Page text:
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 p446  Edictum Theodorici​a

Article by George Long, M.A., Fellow of Trinity College
on p446 of

William Smith, D.C.L., LL.D.:
A Dictionary of Greek and Roman Antiquities, John Murray, London, 1875.

EDICTUM THEODORICI. This is the first collection of law that was made after the downfall of the Roman power in Italy. It was promulgated by Theodoric, king of the Ostrogoths, at Rome, in the year A.D. 500. It consists of 154 chapters, in which we recognise parts taken from the Code and Novellae of Theodosius, from the Codices Gregorianus and Hermogenianus, and the Sententiae of Paulus. The Edict was, doubtless, drawn up by Roman writers, but the original sources are more disfigured and altered than in any other compilation. This collection of law was intended to apply both to the Goths (Barbari) and the Romans, so far as its provisions went; but when it made no alteration in the Gothic law, that law was still to be in force for the Barbari; and the Roman law was still to prevail for the Romans in those cases to which the Edictum was not applicable. Athalarich, the grandson of Theodoric, or rather Amalasuntha, the mother of Athalarich, who was a minor, completed this Edictum by a new one; but after Narses had again united Italy to the dominion of Justinian, the legislation of Justinian was established in Italy (A.D. 554), and the Edictum of Theodoric had no longer authority. The opinion of modern writers as to the design and object of the Edictum of Theodoric is by no means uniform. There is an edition of this Edictum by G. F. Rhon, Halle, 1816, 4to. (Savigny, Geschichte des R. R. &c.; Böcking, Instit. I.89.)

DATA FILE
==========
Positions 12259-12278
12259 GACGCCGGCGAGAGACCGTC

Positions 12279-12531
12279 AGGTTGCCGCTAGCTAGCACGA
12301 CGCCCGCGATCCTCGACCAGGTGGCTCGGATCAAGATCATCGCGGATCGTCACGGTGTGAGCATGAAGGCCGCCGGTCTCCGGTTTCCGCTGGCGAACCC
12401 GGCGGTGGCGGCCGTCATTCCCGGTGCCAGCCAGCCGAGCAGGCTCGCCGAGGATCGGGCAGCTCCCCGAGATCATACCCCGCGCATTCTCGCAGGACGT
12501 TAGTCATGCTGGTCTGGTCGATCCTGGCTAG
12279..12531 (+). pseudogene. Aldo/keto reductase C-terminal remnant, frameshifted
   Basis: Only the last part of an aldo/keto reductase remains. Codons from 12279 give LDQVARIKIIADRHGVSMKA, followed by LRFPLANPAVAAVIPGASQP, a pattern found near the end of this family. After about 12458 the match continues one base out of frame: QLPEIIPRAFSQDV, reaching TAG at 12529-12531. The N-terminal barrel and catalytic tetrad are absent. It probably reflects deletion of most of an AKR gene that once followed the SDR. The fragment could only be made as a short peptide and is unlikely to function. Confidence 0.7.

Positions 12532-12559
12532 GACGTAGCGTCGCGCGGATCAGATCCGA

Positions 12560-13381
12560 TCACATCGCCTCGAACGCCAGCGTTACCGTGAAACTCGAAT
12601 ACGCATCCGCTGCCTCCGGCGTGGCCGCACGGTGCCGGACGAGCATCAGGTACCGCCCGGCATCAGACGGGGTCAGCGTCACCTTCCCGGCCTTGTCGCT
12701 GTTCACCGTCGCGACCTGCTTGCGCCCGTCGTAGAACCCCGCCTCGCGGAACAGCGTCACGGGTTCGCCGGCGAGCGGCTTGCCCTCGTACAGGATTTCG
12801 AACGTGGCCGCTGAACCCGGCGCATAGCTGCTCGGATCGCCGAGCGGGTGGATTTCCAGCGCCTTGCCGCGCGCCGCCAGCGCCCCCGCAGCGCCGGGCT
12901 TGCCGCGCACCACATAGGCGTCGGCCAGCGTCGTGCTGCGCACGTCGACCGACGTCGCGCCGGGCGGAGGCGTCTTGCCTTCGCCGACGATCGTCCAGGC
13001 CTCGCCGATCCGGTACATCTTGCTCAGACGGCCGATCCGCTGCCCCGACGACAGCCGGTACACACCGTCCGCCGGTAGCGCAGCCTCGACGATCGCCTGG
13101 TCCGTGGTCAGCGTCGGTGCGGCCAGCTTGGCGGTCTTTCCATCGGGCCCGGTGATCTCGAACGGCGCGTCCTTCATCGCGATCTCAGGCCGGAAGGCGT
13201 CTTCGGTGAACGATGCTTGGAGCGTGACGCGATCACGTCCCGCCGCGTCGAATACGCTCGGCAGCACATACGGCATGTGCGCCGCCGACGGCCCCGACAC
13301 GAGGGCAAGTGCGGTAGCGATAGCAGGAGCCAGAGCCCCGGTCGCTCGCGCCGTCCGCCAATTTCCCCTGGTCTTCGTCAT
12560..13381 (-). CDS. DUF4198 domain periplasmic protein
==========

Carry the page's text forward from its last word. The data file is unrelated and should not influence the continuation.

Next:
Thayer's Note:

a The actual text of the Edict of Theodoric is online at Lassard and Koptev's Roman Law Library; and a much more detailed scholar­ly discussion is provided by Thomas Hodgkin, "The Edictum Theodorici Regis", in Italy and Her Invaders, III.309‑314.

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